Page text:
Why do we profess Jesus descending to the dead in the Apostle’s Creed? When I was a boy, I confess this seemed a bit strange. I didn’t give it much thought, though. The Bible gives a few hints (1 Peter 4:6 and Ephesians 4:9) but it’s not explicitly spelled out. At least it wasn’t until ancient and early medieval stories began spreading.

Today, it seems part of Jesus’ boundless mercy.

About catholicsensibility

Todd lives in the Pacific Northwest, serving a Catholic parish as a lay minister.
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2 Responses to Harrowing

  1. Liam says:

    Well, there’s one dimension of this that is too obvious because it’s right in front of our noses: it’s avers dogmatically that Our Lord truly *died* in all senses that human beings die. There was resistance to this in some Christian circles – not only seen in the residue that came into Islam (where there was a sense that Jesus did not fully and truly die) and into our own day among fashioners of modern Christian-inspired belief systems that seek to downplay the Paschal Mystery in favor of understanding Jesus and the Jesus Movement as primarily an ethical school and system. The Cross still scandalized. The Resurrection still scandalizes.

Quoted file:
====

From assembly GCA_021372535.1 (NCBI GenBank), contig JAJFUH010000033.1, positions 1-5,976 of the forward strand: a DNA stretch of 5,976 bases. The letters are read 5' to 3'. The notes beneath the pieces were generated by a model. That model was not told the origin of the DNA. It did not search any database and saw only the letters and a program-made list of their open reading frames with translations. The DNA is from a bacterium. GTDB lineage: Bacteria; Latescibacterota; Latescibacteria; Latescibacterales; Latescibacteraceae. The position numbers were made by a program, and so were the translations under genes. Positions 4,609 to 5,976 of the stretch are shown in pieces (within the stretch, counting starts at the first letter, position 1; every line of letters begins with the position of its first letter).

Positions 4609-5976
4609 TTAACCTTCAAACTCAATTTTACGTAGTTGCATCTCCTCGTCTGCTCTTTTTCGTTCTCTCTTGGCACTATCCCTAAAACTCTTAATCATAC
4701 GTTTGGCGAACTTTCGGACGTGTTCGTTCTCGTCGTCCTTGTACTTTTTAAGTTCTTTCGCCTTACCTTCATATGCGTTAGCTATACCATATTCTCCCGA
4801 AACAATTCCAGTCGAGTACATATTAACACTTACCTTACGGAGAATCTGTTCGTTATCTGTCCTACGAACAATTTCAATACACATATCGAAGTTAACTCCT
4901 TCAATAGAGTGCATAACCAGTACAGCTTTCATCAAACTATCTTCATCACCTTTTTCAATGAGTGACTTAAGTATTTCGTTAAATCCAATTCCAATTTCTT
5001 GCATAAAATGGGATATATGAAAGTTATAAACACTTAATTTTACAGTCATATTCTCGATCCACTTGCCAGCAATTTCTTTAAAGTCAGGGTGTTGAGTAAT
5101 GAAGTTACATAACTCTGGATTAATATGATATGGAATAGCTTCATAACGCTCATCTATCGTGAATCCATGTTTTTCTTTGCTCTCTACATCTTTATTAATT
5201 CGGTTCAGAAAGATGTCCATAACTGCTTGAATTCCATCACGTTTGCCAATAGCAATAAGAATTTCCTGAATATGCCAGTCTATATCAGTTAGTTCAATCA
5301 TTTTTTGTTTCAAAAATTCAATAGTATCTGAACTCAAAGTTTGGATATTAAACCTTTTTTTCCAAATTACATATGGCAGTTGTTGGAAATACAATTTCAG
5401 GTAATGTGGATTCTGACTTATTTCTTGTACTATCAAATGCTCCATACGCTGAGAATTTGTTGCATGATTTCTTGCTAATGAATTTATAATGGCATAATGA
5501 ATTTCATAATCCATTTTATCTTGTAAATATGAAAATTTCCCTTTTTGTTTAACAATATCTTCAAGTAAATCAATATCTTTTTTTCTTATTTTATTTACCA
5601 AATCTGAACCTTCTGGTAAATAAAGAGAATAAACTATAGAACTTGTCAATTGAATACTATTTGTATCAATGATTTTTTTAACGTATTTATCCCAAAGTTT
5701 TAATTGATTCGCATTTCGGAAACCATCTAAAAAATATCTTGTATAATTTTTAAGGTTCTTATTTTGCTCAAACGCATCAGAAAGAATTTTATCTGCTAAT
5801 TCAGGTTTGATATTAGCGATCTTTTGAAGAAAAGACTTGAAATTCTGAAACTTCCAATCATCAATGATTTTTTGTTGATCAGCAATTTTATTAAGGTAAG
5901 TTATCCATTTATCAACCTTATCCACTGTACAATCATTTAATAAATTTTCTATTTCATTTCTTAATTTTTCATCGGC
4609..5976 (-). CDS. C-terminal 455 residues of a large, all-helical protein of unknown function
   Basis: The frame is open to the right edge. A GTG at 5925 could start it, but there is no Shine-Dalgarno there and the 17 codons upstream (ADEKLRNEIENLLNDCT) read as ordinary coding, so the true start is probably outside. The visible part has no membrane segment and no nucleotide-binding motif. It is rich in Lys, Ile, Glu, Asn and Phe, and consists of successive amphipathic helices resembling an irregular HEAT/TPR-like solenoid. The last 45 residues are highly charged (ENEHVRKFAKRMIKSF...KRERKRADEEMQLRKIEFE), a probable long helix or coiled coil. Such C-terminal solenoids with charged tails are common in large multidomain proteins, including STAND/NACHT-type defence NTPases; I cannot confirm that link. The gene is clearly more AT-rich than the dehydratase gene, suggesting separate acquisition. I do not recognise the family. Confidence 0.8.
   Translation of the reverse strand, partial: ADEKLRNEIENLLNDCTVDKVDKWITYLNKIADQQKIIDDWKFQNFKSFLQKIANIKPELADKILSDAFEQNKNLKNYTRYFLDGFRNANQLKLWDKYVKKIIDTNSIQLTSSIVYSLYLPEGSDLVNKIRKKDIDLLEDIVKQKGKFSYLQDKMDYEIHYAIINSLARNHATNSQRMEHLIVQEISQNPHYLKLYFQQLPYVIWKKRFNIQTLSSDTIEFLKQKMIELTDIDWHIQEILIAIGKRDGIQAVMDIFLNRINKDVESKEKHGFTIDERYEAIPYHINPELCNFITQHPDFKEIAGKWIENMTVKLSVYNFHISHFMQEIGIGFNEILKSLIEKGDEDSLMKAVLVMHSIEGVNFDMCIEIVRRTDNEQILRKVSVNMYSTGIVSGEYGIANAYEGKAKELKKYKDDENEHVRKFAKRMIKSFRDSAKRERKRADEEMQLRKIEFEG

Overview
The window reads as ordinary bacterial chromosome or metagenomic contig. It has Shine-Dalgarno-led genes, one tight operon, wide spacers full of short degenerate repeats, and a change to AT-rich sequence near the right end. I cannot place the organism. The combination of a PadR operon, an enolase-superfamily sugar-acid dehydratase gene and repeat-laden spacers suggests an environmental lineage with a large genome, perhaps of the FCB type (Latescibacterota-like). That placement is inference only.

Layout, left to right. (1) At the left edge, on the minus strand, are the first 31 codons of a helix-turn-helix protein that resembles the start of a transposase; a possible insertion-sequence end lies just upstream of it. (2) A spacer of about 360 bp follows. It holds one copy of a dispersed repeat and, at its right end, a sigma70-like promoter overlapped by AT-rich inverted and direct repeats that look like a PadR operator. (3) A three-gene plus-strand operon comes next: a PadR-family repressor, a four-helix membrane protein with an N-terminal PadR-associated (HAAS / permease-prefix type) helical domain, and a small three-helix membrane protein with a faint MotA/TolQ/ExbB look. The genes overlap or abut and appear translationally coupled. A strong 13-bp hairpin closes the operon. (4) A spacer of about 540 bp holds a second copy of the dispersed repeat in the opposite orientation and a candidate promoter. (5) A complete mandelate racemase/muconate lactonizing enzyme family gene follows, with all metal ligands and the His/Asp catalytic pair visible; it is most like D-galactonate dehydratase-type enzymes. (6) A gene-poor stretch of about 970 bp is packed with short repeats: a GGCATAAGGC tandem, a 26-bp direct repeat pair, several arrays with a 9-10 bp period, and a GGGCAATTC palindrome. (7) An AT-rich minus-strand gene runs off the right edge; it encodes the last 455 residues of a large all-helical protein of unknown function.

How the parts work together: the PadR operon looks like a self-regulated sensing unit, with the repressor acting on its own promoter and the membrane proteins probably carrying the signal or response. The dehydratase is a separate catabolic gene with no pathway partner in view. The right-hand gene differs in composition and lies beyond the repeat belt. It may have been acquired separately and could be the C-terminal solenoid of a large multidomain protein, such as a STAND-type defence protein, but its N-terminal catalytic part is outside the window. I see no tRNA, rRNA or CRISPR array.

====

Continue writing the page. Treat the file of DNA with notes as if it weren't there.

That’s part of why “He descended into hell [ad inferos]” retains its ability to scandalize. The Victor tramples down Death by death. It’s the frame of reference for that revolutionary verse that opens the Gospel of St Mark: “The beginning of the gospel [euangeliou] of Jesus Christ, the Son of God” – an euangeliou was the news of a great conqueror’s victory – news of the victories of Alexander the Great’s successors and their successors would be spread in that literary form. The Jesus of that Gospel comes with great force to tear open a mandorla that joins heaven and earth – at his baptism and at his crucifixion, a special bookending feature of Mark’s gospel account – and wrestles with the force of Death and evil in between and smites Death by his own death.

    That’s the good news.

  2. Devin Rice says:

    FYI: a great summation of the Patristic and early liturgical tradition surrounding the Harrowing of Hell can be found in Metropolitan Hilarion Alfeyev’s book, “Christ the Conqueror of Hell: The Descent into Hades”. It provides abundant and relatively lengthy patristic and liturgical quotations.

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